What is “News Literacy” in This Age of “Fake News?
At the recent Public Relations Global Network meetings, Anne Green and Ralph Katz of CooperKatz shared a presentation on how to identify and essentially outsmart “fake news.” They shared how the News Literacy Project, whose mission is to provide the tools to sort fact from fiction and to know what information to trust, is working to help people make their own decisions.
The News Literacy Project is a not-for-profit founded in 2008 by Alan Miller, a Pulitzer Prize-winner and former Los Angeles Times investigative journalist. The organization takes a nonpartisan approach to news literacy education helping students – and now the general population – sort fact from fiction in the digital age. The goal: build this essential skill to help individuals appreciate the role of journalism – and be active citizens of a democracy.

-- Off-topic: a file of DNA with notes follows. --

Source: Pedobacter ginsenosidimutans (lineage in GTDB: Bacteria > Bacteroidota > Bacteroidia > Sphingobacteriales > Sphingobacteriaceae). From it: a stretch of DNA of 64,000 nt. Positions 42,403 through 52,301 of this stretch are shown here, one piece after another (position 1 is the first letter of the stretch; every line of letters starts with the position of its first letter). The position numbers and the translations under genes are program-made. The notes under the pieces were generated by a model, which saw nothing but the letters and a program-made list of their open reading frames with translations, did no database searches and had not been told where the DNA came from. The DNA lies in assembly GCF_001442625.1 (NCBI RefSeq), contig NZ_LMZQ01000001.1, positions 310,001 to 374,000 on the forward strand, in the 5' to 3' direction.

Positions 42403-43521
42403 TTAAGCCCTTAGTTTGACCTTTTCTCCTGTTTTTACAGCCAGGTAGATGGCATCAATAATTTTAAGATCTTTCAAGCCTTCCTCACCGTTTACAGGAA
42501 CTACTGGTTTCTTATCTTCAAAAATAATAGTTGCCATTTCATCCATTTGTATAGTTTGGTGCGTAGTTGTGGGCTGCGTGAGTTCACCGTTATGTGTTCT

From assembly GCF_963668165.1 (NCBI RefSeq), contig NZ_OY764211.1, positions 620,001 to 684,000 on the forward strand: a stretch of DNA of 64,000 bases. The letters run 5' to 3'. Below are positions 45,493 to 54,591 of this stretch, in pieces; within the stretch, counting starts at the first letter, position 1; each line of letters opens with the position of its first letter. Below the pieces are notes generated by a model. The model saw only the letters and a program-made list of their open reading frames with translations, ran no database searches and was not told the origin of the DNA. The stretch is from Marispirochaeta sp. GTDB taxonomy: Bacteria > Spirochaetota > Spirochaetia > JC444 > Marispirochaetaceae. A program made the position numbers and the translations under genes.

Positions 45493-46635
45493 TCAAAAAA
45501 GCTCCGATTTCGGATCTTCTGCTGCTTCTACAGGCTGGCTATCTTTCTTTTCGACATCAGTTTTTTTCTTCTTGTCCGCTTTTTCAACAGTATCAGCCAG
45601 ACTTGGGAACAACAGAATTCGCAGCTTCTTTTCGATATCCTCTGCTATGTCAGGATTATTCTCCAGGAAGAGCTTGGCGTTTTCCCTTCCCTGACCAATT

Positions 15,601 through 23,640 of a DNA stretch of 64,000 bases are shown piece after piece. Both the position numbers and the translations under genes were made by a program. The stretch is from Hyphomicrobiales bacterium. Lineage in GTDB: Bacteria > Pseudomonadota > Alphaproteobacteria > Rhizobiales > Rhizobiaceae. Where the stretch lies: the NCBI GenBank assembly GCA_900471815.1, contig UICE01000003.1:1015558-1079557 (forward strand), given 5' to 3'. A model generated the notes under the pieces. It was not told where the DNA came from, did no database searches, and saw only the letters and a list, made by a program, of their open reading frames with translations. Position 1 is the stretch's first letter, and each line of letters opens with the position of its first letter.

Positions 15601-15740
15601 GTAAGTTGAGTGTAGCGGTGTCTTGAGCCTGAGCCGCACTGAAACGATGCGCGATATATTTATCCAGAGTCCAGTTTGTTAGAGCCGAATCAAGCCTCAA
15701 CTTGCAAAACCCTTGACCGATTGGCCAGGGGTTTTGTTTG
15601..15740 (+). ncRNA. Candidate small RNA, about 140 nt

It is essential to understand what fake news is:
- “Fake news” is a specific misinformation strategy.
- It is misinformation that is not presented as “news,” rather as something else.
- Many people conflate rumors, hoaxes, false claims, mistakes in journalism or even simply a news story they don’t like under the phrase “fake news.” This is a problem—it obscures the issue and ends further inquiry.
The Washington Post recently wrote this: “The phrase ‘fake news’ – granted legitimacy by an American President– is being used by autocrats to silence reporters, undermine political opponents, stave off media scrutiny and mislead citizens.”
I have said many times during presentations that, “we, as the public, are not very smart.” I keep hoping I will be convinced otherwise.